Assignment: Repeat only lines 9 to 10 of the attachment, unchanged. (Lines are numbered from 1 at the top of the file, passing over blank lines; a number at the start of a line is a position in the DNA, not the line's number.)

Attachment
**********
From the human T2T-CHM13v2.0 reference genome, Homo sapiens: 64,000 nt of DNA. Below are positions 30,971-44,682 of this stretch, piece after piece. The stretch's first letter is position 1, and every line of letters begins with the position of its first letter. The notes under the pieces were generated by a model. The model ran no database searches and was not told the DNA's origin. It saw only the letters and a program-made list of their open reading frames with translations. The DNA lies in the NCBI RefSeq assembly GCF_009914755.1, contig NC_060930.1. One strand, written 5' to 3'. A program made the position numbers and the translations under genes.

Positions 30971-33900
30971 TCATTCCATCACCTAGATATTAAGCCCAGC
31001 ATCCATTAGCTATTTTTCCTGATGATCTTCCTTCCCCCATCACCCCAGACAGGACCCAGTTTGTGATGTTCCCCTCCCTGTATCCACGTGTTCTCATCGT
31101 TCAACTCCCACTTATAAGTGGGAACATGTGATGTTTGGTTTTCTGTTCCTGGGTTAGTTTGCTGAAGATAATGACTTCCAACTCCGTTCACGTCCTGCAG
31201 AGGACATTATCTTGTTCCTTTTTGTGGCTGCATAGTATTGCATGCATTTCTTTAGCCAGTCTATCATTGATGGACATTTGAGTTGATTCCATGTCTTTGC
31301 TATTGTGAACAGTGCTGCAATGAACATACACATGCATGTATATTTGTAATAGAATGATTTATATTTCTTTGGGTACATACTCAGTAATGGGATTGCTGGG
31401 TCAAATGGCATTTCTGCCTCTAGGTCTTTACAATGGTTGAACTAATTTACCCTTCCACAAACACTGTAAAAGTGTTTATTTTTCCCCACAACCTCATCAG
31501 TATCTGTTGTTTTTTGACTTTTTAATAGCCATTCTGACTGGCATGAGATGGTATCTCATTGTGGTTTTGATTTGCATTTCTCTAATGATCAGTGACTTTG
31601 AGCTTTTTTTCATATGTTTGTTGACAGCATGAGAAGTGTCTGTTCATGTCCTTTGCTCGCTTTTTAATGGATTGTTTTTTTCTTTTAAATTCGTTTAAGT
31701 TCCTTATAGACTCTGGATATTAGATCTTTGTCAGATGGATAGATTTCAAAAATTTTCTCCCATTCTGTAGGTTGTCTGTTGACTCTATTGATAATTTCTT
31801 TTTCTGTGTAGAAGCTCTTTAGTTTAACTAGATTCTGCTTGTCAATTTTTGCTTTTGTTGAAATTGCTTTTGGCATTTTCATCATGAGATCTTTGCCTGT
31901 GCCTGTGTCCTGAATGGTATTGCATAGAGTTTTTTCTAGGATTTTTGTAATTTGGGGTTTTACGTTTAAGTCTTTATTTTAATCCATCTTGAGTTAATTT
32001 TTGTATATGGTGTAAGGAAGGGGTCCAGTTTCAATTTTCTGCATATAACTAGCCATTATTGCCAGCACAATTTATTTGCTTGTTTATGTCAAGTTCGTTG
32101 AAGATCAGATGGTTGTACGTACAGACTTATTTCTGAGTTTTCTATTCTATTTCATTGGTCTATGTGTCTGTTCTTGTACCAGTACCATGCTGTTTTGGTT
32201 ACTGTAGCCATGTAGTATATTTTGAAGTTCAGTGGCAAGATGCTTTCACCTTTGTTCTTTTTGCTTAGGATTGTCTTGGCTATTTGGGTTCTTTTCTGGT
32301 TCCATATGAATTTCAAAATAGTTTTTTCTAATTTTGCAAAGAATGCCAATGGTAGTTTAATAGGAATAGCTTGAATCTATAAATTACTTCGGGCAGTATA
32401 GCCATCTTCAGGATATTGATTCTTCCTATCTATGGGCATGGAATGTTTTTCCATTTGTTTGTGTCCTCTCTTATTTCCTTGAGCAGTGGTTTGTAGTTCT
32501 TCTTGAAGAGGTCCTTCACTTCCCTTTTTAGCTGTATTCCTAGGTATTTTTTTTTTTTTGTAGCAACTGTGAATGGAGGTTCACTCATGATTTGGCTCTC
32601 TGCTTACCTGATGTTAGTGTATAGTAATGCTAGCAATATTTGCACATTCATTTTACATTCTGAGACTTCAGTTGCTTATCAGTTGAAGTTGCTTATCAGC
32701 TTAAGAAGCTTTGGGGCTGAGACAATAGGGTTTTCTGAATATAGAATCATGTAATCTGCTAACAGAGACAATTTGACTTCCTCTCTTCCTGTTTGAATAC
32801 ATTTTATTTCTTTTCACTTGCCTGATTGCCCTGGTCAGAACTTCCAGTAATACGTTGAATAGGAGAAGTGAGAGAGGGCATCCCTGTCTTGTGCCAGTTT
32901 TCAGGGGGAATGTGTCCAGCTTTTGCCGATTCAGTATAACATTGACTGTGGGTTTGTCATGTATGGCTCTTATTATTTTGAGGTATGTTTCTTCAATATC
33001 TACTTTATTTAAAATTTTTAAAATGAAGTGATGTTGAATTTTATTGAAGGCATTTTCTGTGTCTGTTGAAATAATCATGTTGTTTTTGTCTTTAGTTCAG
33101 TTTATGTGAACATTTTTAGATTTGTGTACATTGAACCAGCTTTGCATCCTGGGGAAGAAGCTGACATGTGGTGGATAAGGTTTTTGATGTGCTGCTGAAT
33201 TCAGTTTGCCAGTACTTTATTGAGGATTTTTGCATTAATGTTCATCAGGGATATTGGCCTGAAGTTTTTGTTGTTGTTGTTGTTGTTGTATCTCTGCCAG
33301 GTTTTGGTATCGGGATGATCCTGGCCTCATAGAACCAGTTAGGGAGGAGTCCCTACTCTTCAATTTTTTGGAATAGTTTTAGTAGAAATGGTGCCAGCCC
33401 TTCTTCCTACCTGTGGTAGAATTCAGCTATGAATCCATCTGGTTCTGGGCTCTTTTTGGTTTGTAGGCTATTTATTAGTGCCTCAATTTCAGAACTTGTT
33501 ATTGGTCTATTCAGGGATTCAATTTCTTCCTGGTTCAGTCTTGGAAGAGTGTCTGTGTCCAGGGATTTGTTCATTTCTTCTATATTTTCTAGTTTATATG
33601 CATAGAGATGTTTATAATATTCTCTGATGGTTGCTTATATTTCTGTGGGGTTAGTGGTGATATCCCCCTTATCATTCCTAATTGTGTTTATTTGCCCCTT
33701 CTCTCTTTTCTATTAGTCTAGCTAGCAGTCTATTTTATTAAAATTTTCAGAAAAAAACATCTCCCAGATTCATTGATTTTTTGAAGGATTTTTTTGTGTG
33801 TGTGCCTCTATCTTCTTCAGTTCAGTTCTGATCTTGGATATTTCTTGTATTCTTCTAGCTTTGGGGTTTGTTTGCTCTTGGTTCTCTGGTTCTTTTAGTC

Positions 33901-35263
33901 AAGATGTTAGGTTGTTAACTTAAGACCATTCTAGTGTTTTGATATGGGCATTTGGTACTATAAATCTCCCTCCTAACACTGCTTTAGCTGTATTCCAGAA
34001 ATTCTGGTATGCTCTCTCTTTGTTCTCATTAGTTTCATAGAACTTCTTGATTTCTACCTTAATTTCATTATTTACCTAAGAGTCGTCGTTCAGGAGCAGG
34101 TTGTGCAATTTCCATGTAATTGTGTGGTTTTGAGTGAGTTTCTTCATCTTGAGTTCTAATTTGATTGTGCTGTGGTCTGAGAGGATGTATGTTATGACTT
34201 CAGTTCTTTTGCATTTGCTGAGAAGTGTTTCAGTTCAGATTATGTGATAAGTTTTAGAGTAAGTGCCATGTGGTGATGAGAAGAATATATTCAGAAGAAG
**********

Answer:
31501 TATCTGTTGTTTTTTGACTTTTTAATAGCCATTCTGACTGGCATGAGATGGTATCTCATTGTGGTTTTGATTTGCATTTCTCTAATGATCAGTGACTTTG
31601 AGCTTTTTTTCATATGTTTGTTGACAGCATGAGAAGTGTCTGTTCATGTCCTTTGCTCGCTTTTTAATGGATTGTTTTTTTCTTTTAAATTCGTTTAAGT